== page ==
Love this post! I am thrilled to slap a monogram on anything that will stop moving long enough for me to do so. I do have a quick question, though. What are y’alls thoughts on a monogrammed aisle runner? Maiden monogram or married?

    • avatar Lisa reply

      Thanks, Mackenzie! That’s a tough one–we think the most appropriate option would be your first (or last) initials joined by an ampersand, or a 2-letter monogram as shown in this post: http://southernweddings.com/2012/09/19/monogram-etiquette-from-emma-j-design/ Hope that helps!

    • avatar Britt reply

      Love this!
      What about on the morning of the wedding on the wedding dress hangers?
      I see a lot of girls and on Etsy use Mrs. (Who they are getting married to). Should I use my Soon to be Last Name or my Maiden Name?

  4. avatar michele reply

    My wedding invitation monogram template only allows for 1 letter. Now what? help

  5. avatar Nursery Rhymes reply

    […] Daddy’s setting up the nursery donning goodies from our baby shower over the weekend… We just LOVE these monogrammed burp cloths from Auntie Lyndy ~ so Southern […]

  6. avatar Andrina T reply

    Help! I am embroidering a handkerchief as a wedding gift and am stumped on the monogram. Should I just use the bride’s first initial? Bride and groom first initials (in opposite corners)? Or maybe just her new last name initial, in case it gets passed down as an heirloom? Thanks!

    • avatar Emily reply

      Hi Andrina! So fun! I think either the bride’s first initial or just her new last initial would be great. Don’t worry too much about what others will think if it’s passed down – I think part of the reason people love heirlooms is not because they have the right initial for them, but because the details remind them of dear family members!

  7. avatar Brenda reply

    I bought a bible for a wedding gift and I need to know on the page where it says presented to , do I put the brides name first or the grooms ?
    Thank you

  8. avatar Judy reply

    Monogram for bride’s bouquet …new or old? What about changing the ribbon on bouquet after the ceremony for photos from old to new? Thank you for suggestions.

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We had a hard time coming up with an appropriate title for today’s etiquette dilemma — since it’s really a series of overlapping issues, we had a hard time finding something that encapsulated them all! Read on, because we’d LOVE your thoughts on this one. I don’t think there’s just one right answer!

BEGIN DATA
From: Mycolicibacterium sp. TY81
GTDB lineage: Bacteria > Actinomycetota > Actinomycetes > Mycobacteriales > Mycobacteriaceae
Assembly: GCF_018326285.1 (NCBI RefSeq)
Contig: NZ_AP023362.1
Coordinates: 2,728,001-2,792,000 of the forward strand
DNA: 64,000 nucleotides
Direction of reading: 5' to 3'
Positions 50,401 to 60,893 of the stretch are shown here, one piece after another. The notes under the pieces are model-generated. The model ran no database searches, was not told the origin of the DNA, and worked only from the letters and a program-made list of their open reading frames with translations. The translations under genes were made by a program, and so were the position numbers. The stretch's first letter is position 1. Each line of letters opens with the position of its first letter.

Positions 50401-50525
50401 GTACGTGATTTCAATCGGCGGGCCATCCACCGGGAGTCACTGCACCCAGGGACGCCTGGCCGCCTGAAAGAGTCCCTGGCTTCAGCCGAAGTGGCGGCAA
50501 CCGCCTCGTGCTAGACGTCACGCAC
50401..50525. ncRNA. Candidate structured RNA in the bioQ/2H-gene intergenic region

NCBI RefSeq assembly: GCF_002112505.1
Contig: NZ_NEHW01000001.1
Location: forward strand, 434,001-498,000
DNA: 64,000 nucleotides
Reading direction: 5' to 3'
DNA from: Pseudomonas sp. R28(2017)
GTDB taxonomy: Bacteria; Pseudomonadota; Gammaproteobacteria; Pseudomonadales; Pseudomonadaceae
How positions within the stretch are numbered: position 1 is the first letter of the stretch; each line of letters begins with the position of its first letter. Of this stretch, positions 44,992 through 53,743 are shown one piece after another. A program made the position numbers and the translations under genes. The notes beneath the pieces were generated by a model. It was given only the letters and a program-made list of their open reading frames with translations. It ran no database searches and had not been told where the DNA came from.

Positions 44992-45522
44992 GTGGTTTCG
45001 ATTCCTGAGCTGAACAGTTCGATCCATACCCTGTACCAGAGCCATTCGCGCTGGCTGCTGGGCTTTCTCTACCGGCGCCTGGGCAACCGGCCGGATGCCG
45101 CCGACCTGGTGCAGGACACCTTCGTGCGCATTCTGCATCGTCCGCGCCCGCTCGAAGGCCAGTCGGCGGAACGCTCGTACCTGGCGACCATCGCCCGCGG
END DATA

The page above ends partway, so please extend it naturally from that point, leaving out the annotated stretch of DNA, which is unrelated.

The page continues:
From Brittney:

I’m still early in the wedding planning process, but my list of must-haves is pretty much set for the big day and while I was discussing the ceremony/reception with my mom, an interesting point came up. My mom wants me to have a church ceremony, which is fine, but I want the reception to be a barn raisin’ good time! And while most people invited to the ceremony wouldn’t be offended by attending a reception where a few cold ones are being passed around, there are some people (family friends, older family members, etc.) who would be offended. The last thing I want to do is disappoint my sweet granddaddy, but I’m not willing to budge on this reception. Our solution: a ceremony and small reception at the church with an invite-only barn party on the hush hush. So, here’s where I’m stumped: is this allowed? And if so, how do you pull this off?! I don’t want to hurt anyone’s feelings, but I am pretty set on my big barn party! I can’t be the only Southern girl who has tried to balance honoring her family, not causing anyone to stumble, but having a certain vision for her wedding, right?! Any help you could give would be fantastic. Thank ya kindly!

My first instinct is that having a secret anything related to a wedding is just asking for hurt feelings when the secret inevitably gets out. Perhaps you go ahead with your tentative plan – church ceremony, small church reception, barn party – but put everything out in the open? Give guests a chance to check off which events they’ll attend on the RSVP card (and make it clear on the invitation that the barn party will be the most raucous of the three). That way, guests can pick and choose what they’re most comfortable with, and you can feel good knowing you’ve been above-board.

Friends, I (and I’m sure Brittney!) would love to hear from you on this one: have you run into this situation in your own wedding planning? Have you ever been to a two-part reception? Please weigh in in the comments!